Sudan: The Crisis in Darfur and Status of the North-South Peace Agreement
LIBRARY OF CONGRESS WASHINGTON DC CONGRESSIONAL RESEARCH SERVICE
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Sudan, geographically the largest country in Africa, has been ravaged by civil war intermittently for four decades. More than 2 million people have died in Southern Sudan over the past two decades due to war-related causes and famine, and millions have been displaced from their homes. There were many failed attempts to end the civil war in southern Sudan. In July 2002, the Sudan government and the Sudan People s Liberation Movement SPLM signed a peace framework agreement in Kenya. On May 26, 2004, the government of Sudan and the SPLM signed three protocols on Power Sharing, on the Nuba Mountains and Southern Blue Nile, and on the long disputed Abyei area. The signing of these protocols resolved all outstanding issues between the parties. On June 5, 2004, the parties signed the Nairobi Declaration on the Final Phase of Peace in the Sudan. On January 9, 2005, the government of Sudan and the SPLM signed the final peace agreement at a ceremony held in Nairobi, Kenya. In October 2007, the government of Southern Sudan suspended the participation of its Ministers, State Ministers, and Presidential Advisors from the Government of National Unity to protest measures taken by the National Congress Party and to demand full implementation of the Comprehensive Peace Agreement CPA. In response to these demands and unexpected developments, President Bashir reportedly accepted a number of the government of South Sudan GoSS demands in late October, except those related to the Abyei issue. In late December 2007, the new ministers were sworn in office. In May 2008, Government forces burned Abyei town and displaced more than 60,000 people. The crisis in Darfur began in February 2003, when two rebel groups emerged to challenge the National Congress Party NCP government in Darfur.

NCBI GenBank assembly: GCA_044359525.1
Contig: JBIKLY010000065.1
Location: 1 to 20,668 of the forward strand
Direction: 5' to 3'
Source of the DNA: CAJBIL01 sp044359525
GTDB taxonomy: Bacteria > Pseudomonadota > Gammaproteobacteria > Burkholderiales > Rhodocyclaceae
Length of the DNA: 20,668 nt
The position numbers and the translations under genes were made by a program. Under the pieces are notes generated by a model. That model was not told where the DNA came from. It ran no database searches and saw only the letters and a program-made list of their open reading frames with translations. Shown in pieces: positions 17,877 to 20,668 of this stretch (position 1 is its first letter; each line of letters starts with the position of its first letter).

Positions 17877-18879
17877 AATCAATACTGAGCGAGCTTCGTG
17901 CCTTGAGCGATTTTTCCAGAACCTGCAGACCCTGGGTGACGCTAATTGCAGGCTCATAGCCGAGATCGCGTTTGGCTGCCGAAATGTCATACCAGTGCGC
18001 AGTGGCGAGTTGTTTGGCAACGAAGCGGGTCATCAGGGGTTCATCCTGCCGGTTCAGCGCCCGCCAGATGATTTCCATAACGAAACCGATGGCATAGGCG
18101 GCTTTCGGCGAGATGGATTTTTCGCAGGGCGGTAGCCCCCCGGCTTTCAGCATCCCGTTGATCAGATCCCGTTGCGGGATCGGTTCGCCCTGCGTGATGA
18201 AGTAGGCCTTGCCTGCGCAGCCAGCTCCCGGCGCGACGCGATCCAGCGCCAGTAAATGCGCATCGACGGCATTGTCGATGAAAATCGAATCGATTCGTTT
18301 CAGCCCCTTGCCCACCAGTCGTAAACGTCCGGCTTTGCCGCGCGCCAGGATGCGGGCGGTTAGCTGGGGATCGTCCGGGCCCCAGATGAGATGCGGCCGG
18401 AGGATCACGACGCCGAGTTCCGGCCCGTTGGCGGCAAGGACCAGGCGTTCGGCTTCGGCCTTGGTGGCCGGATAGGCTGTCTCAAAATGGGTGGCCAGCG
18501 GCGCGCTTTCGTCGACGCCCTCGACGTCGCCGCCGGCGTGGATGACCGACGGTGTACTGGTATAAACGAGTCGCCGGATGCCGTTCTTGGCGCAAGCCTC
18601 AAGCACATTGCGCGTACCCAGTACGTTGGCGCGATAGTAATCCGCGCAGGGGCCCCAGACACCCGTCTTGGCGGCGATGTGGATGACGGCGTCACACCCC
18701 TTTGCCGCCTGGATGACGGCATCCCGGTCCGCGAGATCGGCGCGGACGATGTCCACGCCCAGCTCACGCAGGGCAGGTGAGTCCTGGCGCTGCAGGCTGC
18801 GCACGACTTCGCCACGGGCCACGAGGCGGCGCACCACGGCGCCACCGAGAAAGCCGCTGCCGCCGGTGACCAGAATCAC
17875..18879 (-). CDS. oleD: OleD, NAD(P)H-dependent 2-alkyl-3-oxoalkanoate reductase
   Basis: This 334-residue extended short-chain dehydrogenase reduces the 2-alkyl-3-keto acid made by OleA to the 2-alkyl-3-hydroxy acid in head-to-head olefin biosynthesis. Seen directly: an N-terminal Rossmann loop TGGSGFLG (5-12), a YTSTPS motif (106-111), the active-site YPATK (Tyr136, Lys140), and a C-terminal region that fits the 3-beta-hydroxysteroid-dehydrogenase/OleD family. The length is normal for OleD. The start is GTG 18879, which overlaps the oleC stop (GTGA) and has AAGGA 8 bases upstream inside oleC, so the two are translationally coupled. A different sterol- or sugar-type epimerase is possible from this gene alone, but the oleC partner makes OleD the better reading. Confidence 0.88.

- Government and Political Science